New research suggests Neanderthal children played with toy axes
Last week, we reported on a new study published in the Oxford Journal of Archaeology that revealed that Neanderthals were no strangers to good parenting. Their research indicated that Neanderthal children experienced strong emotional attachments with their immediate social group, were cared for when they were sick, and played a key role in society. Now the study authors have also revealed evidence that suggests Neanderthal children played with toy axes and were taught how to make tools .
Penny Spikins, a researcher in human origins at York University, has referred to three sites where toy-like hand axes were found. At one site in France and another in Belgium, stones were found that had been skilfully crafted alongside others that were inexpertly chipped, as if by learning children. This supports previous research by Dick Stapert (2007), who refers to very small artifacts containing what he calls ‘flint failures’, as well as a miniature hand-axe only 4.4 cm long, which may have been an instructional toy made by an adult for a child. In a paper titled ‘ Neanderthal children and their flints ’, Stapert says, “Very small artefacts - too small to be of use - may be products of learners, especially if they show beginner’s marks. The small size would have been an adaptation to the small hands of children.”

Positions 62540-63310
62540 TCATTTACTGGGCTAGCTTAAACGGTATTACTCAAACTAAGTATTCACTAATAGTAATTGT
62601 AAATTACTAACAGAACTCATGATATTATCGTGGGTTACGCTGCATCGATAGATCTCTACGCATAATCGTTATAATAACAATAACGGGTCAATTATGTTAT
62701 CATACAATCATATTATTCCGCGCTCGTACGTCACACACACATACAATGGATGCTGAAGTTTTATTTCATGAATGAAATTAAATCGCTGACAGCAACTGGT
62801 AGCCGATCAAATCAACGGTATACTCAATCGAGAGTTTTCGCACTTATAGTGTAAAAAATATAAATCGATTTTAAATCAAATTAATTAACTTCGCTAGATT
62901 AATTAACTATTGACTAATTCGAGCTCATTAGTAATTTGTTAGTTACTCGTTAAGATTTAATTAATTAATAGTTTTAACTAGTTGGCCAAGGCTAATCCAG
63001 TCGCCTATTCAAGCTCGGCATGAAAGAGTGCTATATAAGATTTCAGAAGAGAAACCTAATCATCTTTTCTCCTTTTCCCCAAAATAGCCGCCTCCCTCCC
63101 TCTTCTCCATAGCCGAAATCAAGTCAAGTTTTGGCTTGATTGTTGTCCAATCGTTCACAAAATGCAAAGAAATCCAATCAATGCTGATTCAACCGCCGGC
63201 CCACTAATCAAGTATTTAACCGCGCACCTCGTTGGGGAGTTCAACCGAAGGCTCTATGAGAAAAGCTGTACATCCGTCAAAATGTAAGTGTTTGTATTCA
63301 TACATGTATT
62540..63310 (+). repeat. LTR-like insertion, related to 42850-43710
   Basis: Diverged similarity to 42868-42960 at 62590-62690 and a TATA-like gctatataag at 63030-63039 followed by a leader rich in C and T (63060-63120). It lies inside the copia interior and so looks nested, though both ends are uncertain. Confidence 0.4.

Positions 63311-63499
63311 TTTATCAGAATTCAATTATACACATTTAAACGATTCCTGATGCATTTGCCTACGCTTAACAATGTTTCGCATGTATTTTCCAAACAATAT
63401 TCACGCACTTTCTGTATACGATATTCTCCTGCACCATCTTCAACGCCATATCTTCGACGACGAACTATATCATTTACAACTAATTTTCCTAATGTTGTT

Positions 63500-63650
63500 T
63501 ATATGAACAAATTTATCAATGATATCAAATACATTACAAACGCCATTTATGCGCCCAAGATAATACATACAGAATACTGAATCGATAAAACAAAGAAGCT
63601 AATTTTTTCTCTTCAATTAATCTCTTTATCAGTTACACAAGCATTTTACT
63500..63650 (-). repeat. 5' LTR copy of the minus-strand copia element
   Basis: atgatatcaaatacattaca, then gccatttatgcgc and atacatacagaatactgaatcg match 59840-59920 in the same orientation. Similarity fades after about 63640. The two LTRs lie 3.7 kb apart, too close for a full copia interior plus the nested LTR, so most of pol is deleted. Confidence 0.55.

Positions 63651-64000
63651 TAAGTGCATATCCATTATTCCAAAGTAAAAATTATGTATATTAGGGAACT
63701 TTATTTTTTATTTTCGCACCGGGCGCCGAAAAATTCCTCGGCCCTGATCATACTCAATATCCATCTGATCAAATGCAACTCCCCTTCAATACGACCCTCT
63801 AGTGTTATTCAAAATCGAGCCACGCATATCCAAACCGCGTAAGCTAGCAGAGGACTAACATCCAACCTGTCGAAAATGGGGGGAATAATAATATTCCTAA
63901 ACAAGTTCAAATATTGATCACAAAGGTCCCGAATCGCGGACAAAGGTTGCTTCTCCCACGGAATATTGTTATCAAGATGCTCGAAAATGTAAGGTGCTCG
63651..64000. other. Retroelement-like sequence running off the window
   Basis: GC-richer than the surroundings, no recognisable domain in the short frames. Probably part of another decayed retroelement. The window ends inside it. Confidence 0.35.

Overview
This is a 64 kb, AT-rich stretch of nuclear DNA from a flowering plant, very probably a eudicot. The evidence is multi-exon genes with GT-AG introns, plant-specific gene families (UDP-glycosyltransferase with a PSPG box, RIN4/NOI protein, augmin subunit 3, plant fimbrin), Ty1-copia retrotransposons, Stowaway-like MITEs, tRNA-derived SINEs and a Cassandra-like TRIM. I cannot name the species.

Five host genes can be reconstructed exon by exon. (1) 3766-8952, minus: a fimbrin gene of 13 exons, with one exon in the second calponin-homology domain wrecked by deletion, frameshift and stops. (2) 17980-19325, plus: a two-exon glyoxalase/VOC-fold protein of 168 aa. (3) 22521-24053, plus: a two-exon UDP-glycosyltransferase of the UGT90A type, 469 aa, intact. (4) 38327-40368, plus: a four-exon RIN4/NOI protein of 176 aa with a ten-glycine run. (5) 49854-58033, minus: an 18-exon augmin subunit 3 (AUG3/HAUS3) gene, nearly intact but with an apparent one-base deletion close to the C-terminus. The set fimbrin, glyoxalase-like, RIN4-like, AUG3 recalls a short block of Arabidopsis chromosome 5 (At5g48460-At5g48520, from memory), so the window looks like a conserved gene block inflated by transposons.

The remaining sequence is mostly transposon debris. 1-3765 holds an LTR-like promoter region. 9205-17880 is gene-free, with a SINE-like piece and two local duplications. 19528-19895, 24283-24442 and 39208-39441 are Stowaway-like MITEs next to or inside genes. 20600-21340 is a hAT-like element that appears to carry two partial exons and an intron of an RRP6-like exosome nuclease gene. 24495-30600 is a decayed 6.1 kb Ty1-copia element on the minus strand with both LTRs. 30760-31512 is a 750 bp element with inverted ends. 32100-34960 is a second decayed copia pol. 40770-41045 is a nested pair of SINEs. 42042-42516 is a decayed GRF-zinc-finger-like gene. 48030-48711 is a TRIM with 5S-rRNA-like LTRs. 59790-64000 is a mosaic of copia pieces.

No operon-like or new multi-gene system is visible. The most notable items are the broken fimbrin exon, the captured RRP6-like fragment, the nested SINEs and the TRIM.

An example of a Neanderthal stone axe head made by a skill craftsman. Photo source .
Ms Spikins suggests that taken collectively, the evidence suggests that Neanderthal children were schooled in how to make tools. "Learning how to make hand axes may have been part of the adult sculpting of emotional self-control in children," said Spikins.
In his 2007 paper, Stapert explained that the discovery of stone tools that appear to have been made by inexperienced beginners makes sense when considering the role of children in Neanderthal society:
“The realization that children must be responsible for quite a few flint artefacts may help to understand not only some typological aberrations (e.g. pic-like tools), but also the reason why some sites make a ‘primitive’ impression. Taking into account the activities of children will make our reconstructions of the past not only more plausible and complete, but also more lively and interesting.”
Top image: Le Moustier Neanderthals, AMNH By Charles Knight. (1920) (Public Domain)